Sad that you lost the original longish post. Would have loved to read your analysis in-depth.

     
  3. RC

    The region of India had high GDP as a percentage of total world GDP in past because the population of the region reflected the output in those times. Since industrial revolution, productivity of each individual went up by orders of magnitude, in the west, the sparsely populated place of the world. 
    With the advent of these new technologies the production did not directly depend on population size. India was absent in this important development.
    Thats why per capita GDP is a better representation of a countries economic health. India even today lags in technology adaptation which is going to hamstring it from leapfrogging to a much higher productivity, which ultimately leads to wealth creation.

     
  4. RC

    The region of India had high GDP as a percentage of total world GDP in past because the population of the region reflected the output in those times. Since industrial revolution, productivity of each individual went up by orders of magnitude, in the west, the sparsely populated place of the world. 
    With the advent of these new technologies the production did not directly depend on population size. India was absent in this important development.
    Thats why per capita GDP is a better representation of a countries economic health. India even today lags in technology adaptation which is going to hamstring it from leapfrogging to a much higher productivity, which ultimately leads to wealth creation.

     
  5. Sanjeev Sabhlok

    Thanks Raj

    That’s a valid point. Indeed, the rules of the game have changed. I’ll shortly put out a broad perspective on this issue which I call the obstacle theory of development. The real purpose of development (and government policy) should be to remove obstacles to reaching the technical frontier.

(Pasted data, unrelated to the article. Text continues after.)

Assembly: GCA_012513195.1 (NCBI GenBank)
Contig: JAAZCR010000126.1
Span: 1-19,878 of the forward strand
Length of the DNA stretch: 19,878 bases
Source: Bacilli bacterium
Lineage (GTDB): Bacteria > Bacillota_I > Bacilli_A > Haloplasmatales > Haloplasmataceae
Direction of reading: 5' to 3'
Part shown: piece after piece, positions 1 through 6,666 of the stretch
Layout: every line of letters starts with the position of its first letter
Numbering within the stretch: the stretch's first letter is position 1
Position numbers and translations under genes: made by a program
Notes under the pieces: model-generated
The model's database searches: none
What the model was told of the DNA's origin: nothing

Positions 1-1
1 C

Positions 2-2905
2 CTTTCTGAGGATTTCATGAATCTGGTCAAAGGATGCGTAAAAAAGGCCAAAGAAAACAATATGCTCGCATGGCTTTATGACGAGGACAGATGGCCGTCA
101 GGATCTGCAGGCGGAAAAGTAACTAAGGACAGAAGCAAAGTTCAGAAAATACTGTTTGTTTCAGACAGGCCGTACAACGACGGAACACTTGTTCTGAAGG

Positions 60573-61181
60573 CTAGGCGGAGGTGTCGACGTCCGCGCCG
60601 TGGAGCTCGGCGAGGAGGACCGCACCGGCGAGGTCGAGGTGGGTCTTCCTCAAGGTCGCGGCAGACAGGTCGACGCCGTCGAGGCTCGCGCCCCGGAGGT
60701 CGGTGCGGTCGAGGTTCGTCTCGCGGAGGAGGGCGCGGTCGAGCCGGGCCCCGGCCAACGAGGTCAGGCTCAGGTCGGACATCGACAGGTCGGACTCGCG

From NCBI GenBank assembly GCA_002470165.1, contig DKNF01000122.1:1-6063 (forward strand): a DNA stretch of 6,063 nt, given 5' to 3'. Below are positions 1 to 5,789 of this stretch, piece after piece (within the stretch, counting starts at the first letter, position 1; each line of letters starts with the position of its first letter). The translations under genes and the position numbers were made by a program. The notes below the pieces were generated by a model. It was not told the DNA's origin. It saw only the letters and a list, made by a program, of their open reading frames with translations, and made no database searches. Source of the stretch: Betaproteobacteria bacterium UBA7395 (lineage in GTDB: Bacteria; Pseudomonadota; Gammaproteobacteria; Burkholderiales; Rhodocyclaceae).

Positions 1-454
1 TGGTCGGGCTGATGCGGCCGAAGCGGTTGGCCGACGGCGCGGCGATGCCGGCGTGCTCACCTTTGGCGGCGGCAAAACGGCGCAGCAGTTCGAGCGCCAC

Theoretically nothing stops India from recovering its erstwhile status. Practically, there are hundreds of issues.

    Regards
    Sanjeev

     
  6. Sanjeev Sabhlok

    Thanks Raj

    That’s a valid point. Indeed, the rules of the game have changed. I’ll shortly put out a broad perspective on this issue which I call the obstacle theory of development. The real purpose of development (and government policy) should be to remove obstacles to reaching the technical frontier.

    Theoretically nothing stops India from recovering its erstwhile status. Practically, there are hundreds of issues.

    Regards
    Sanjeev

     
  7. The Mindset

    India is run by politicians and businessmen who run it by their own rules.
    Until 1990 India was closed economy, only after government decide to open our economy opened for outside world.
    So nothing will happen because  the politicians are not doing anything.
    India will NEVER become a superpower or a developed state.

     
  8. Vikram Goyal